The Government is being urged to order a complete ban on microbeads in cosmetic products to halt the damage caused to marine life by plastic pollution and its knock-on effects on the environment and food chain.
A cross-party environmental audit committee report demands cosmetics companies be prohibited from using plastic microbeads in bathroom products, such as exfoliating scrubs, toothpaste and shaving gels, by the end of 2017.
A minister previously indicated the Government would be moving to ban the use of microbeads instead of relying on cosmetics companies voluntarily phasing their use out in June, though further information on a national ban has not yet been released.
Micro-plastics are plastic particles smaller than 5mm. They can be created unintentionally from the fragmentation of larger pieces of plastic waste, and also include the microbeads used in cosmetic and personal care products.
Microbeads are solid plastic particles and do not biodegrade. They are also not filtered out by water treatment plans and are feared to be able to carry toxins.
The committee’s report estimates that between 15 and 51 trillion microplastic particles have accumulated in the oceans, with between 80,000 and 219,000 tonnes of microplastics entering the sea from Europe each year.
The full extent of damage caused by microplastic pollution is not yet known and more research is needed, the committee stated. It claims microplastic pollution is potentially more environmentally damaging than larger pieces of plastics as they have a greater surface area that can transfer chemicals in and out of the oceans.
When consumed by wildlife, these microplastics can then enter the food chain, though the potential impact of this plastic pollution on human health and marine life is not yet known.
Committee chair Mary Creagh MP claimed a plate of six oysters “can contain up to 50 particles of plastic” and called on more research to be done on the impact of microplastic consumption on human health.
While a number of large cosmetics companies have voluntarily agreed to phase out their use of microbeads by 2020, the committee found a “reluctance” from these companies to talk publicly about the issue and believes a legislative ban on the product would be more beneficial to consumers and the industry.
“Trillions of tiny pieces of plastic are accumulating in the world’s oceans, lakes and estuaries, harming marine life and entering the food chain,” Ms Creagh added.
“The microbeads in scrubs, shower gels and toothpastes are an avoidable part of this plastic pollution problem. A single shower can result in 100,000 plastic particles entering the ocean.”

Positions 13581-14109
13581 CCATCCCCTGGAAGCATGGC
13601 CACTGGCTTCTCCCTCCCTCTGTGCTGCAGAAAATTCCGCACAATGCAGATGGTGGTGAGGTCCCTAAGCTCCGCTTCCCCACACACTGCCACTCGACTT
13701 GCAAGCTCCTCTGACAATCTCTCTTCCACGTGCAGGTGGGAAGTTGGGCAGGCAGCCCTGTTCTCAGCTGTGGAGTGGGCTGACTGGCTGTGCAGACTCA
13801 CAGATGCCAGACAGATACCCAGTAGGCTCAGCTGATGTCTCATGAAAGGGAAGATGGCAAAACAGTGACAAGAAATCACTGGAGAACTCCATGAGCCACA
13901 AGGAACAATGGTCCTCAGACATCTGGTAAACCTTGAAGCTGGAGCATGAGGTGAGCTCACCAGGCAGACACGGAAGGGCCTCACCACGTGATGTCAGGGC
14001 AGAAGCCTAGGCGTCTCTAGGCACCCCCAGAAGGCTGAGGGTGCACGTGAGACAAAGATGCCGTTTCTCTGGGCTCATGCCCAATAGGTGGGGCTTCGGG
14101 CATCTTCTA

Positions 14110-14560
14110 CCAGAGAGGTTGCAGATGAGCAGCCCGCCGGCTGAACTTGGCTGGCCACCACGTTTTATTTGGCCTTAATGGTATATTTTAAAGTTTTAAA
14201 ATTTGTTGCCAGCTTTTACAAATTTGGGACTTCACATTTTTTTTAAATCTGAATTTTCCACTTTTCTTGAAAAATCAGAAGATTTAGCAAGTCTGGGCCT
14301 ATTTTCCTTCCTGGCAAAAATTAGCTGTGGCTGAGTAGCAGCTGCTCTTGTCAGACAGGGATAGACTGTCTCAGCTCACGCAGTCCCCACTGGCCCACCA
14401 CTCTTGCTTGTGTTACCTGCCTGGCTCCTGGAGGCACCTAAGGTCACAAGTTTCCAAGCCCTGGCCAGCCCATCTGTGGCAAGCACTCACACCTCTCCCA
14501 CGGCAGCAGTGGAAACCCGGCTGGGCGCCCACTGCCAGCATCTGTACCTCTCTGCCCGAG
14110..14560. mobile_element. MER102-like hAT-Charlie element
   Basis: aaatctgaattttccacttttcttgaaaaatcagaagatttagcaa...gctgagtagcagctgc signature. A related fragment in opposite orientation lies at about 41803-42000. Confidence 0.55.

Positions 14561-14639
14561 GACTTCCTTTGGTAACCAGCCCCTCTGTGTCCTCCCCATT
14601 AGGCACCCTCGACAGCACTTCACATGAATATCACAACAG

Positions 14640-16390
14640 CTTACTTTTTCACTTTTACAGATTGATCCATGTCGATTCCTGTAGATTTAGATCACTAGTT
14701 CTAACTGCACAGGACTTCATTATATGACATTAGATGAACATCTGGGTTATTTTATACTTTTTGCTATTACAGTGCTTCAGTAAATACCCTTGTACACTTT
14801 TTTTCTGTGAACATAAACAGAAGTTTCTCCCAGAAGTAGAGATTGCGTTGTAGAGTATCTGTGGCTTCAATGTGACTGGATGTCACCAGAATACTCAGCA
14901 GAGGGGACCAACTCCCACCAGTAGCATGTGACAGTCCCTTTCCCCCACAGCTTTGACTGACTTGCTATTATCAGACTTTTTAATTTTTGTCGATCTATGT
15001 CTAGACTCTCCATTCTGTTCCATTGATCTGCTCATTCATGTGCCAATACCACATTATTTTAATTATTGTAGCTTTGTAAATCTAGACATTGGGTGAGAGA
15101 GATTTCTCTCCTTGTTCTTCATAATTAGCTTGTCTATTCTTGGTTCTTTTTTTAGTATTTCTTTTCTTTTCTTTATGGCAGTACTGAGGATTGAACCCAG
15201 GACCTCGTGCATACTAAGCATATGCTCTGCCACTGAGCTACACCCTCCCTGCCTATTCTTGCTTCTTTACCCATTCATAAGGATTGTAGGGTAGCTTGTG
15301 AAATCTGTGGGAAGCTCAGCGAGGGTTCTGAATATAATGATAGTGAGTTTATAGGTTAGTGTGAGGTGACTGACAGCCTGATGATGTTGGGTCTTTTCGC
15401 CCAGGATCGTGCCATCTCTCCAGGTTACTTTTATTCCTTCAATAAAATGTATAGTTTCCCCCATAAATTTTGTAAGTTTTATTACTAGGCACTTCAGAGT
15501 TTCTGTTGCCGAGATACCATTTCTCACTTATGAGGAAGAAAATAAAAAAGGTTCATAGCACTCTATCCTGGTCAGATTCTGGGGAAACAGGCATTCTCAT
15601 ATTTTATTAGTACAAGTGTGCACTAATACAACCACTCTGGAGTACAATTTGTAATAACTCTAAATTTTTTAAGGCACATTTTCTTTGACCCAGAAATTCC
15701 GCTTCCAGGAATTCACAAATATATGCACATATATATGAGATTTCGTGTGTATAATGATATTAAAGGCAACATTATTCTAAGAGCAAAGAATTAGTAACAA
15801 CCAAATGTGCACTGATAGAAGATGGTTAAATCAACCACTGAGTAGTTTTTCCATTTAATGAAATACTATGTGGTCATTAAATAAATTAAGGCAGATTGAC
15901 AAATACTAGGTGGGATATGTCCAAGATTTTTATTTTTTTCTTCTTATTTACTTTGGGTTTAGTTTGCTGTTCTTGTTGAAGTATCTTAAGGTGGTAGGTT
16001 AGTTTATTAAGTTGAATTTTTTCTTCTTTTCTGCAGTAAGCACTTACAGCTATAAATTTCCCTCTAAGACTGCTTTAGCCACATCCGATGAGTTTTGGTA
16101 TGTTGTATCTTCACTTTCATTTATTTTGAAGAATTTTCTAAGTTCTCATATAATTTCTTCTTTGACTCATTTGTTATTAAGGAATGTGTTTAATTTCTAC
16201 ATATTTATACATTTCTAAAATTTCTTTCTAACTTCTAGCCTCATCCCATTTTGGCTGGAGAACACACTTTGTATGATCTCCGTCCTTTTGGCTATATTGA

The Cosmetics, Toiletry and Perfumery Association (CTPA) has said that its members' removal of plastic microbeads will be completed ahead of this 2010 deadline however, instead phasing out use by 2018, which it claims will be quicker than waiting for regulatory action to be introduced.
Dr Chris Flower, Director General of CTPA, said that a survey of the body’s members showed the use of plastic microbeads had "decreased significantly" in the past year, and a further 70 per cent since October 2015.
"But this is not ‘job done,’ although the cosmetics industry is taking action, microplastics and pollution persists and is contributed to by numerous sources. We look to Government to address plastics pollution on a wider basis to understand the scale of the problem and work towards a sustainable solution," he said.
The Department of Environment, Food and Rural Affairs is currently working with countries in the Oslo and Paris Convention for the protection of the North East Atlantic (OSPAR) to ensure cosmetics companies continue to phase out the use of microplastics, while the European Commission is already developing to ban the use of microbeads within cosmetics products in EU countries.
A Defra spokesperson said: "We are absolutely committed to protecting the world's seas, oceans and marine life from pollution, and will take a detailed look at the recommendations contained in this timely report.
"Many leading manufacturers have already taken voluntary steps to remove microbeads from cosmetics, beauty products and toothpastes. We will now consider what further action is appropriate, and make any announcements in due course."
Join our new commenting forum
Join thought-provoking conversations, follow other Independent readers and see their replies